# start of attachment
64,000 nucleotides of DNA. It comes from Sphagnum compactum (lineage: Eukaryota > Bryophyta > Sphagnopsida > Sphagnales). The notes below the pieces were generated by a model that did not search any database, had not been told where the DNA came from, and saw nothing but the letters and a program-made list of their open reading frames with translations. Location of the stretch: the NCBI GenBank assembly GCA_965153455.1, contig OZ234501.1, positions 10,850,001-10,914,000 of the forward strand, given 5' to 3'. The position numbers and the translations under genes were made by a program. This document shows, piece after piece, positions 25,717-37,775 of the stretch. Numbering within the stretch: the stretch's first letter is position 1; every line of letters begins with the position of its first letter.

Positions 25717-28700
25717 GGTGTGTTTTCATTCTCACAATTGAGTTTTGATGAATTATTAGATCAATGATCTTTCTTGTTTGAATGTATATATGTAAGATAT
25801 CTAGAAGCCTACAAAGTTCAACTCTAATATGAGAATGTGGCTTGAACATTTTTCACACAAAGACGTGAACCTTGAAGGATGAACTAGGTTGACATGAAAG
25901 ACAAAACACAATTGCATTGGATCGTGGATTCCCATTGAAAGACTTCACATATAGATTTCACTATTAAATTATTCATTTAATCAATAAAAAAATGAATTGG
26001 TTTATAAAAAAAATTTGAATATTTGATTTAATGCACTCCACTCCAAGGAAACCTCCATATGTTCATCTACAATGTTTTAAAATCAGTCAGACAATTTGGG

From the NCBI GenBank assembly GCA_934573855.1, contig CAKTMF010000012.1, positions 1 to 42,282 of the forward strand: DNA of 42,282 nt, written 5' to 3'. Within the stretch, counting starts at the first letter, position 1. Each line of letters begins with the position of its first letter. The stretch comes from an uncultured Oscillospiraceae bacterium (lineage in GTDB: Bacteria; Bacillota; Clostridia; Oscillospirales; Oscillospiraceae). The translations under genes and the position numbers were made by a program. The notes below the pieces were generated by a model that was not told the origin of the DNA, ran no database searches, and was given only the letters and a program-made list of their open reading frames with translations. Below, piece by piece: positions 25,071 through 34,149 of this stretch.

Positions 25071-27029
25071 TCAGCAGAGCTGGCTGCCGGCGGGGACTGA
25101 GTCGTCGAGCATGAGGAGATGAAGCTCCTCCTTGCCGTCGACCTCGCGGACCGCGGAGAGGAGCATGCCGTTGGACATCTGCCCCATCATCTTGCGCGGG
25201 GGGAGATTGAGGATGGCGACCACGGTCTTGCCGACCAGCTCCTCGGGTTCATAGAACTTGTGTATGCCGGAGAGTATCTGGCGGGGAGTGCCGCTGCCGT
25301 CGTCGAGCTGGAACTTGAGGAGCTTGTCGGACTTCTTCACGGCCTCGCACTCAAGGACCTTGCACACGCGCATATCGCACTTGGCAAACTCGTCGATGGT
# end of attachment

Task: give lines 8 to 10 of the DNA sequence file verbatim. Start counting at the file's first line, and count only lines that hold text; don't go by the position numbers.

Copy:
Positions 25071-27029
25071 TCAGCAGAGCTGGCTGCCGGCGGGGACTGA
25101 GTCGTCGAGCATGAGGAGATGAAGCTCCTCCTTGCCGTCGACCTCGCGGACCGCGGAGAGGAGCATGCCGTTGGACATCTGCCCCATCATCTTGCGCGGG